Business networks are complex, and there are a lot of areas that can have issues that negatively impact network performance.
When we take over a business’s network, we find a few design flaws quite often. Some of the issues we see from these networks include security breaches, hardware failures, IP address conflicts, overloaded or out-of-date hardware, and VLAN or VPN problems. If these flaws are not addressed properly, they can wreak havoc on a business’s performance and security. Security breaches are less common but can occur especially when proper security measures are not taken. By configuring the network firewall properly and keeping its security services up to date, we decrease the risk of an outside threat. Having proper antivirus and monitoring in place as well as training employees on best practices can also improve your security. Hardware failures can and do happen rather frequently if systems are not upgraded or replaced before major issues occur. The key to avoiding major issues if a hardware failure were to occur is to have an adequate disaster recovery plan in place. Many IT providers run your local servers as a local install and rely on backups to an external hard drive. The problem with this is that external hard drives can fail and if you are swapping them out weekly, you could be risking that week of data being lost if not more. By virtualizing your systems and taking numerous snapshots throughout the day that we store both locally and offsite, the risk of losing your data is removed.
IP address conflicts are caused by improperly designed DHCP scopes and by statically assigning IP addresses on devices without having proper exclusions and reservations. DHCP is the protocol that hands out IP addresses to the devices on your network automatically. If you do not exclude a range of IP addresses in your subnet from the DHCP scope, then you cannot statically assign IP addresses on devices that might need it. Instead, if you exclude a range and set reservations when you statically assign the addresses, you remove the possibility of having IP address conflicts on your network.
Preventing overloaded or out-of-date hardware is as simple as tracking the age of the equipment on your network and planning for upgrades to prevent costly downtime. It can also be solved by purchasing the correct equipment upfront and by having warranties in place in case of failure. Part of the issue with failing hardware comes when data is being stored on local workstations, rather than the company server or on a cloud-hosted location. Cloud locations and company servers should be backed up to prevent data loss and so any important files should be stored on a share that resides in one of those locations. If you are storing files locally, you would need to add a backup of that local system to prevent possible file loss.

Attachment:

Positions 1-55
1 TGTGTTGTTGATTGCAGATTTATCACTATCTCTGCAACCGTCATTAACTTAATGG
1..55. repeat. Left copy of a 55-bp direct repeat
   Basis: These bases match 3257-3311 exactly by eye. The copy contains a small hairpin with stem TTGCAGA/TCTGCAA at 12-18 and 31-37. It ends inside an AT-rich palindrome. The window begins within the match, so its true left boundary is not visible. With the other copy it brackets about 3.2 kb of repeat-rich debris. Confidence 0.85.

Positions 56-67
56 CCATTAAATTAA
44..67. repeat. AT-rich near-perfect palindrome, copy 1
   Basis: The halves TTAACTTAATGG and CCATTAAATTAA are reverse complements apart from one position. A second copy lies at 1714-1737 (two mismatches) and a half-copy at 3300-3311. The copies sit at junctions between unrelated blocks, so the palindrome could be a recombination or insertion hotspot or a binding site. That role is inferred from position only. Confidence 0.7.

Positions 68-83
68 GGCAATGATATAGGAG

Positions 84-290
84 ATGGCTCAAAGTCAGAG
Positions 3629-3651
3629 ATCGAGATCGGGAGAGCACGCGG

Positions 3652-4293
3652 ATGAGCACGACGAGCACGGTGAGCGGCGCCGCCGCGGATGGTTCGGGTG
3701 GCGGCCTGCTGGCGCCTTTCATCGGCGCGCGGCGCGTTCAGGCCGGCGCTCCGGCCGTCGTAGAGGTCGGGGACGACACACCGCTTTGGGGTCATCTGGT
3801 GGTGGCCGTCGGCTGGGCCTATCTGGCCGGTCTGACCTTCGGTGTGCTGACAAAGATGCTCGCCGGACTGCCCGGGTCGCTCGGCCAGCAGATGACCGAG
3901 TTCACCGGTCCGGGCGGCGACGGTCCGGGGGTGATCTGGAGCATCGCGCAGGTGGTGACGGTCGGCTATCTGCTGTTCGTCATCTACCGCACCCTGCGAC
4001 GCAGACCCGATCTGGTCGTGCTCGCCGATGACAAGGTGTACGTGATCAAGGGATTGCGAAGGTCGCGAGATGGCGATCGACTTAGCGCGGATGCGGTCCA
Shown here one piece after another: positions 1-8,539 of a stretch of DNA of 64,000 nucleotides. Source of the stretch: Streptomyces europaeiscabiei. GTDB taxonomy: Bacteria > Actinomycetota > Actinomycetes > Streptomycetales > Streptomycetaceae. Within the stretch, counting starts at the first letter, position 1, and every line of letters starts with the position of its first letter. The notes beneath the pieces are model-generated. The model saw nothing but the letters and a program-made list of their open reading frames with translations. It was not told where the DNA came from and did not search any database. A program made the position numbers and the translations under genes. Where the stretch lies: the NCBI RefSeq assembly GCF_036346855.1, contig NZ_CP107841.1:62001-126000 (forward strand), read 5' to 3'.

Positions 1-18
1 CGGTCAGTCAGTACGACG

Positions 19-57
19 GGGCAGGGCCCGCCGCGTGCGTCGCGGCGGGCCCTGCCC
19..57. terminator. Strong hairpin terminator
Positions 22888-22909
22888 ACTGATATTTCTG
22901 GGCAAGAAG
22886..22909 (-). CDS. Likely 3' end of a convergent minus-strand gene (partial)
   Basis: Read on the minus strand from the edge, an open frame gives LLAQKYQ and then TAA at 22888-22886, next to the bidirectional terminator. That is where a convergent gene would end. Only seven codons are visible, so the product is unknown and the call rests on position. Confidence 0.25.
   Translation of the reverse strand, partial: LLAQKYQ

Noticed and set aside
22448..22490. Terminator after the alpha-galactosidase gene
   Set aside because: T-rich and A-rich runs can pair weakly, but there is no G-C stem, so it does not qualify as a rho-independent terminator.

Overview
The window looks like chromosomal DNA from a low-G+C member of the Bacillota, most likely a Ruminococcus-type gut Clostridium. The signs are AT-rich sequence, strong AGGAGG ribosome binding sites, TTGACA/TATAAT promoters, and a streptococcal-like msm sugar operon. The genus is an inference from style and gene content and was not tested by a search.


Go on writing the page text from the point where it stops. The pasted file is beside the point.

VLAN or VPN issues are also typically caused by misconfigured equipment. VPN issues can occur if the Local Area Network (LAN) at your office has the same IP address scheme as the network you are connecting from. The most common range of IP addresses is 192.168.0.1-254 and we often find that business networks were set up in this range. The issue is that most equipment you will find in a home network comes with this same range and so when you create a VPN between the two locations, you end up with a duplicate IP range, and conflicts can occur. By using a different range for your business, such as 172.16.21.1-254, you prevent the issue from happening.
VLANs are Virtual Local Area Networks and their purpose is to isolate LAN segments. One reason to do this is to prevent traffic on a guest network from reaching your secure LAN. This allows guests to use your Wi-Fi in your office without risking a security breach from malicious equipment connecting to it. Using VLAN tagging on all guest traffic creates a virtual security layer between the two networks. Improper configuration or configuring the VLAN on specific ports of a switch rather than tagging the traffic can cause performance issues and security risks. We design all of our systems in a way that all traffic is properly separated, without overcomplicating the setup.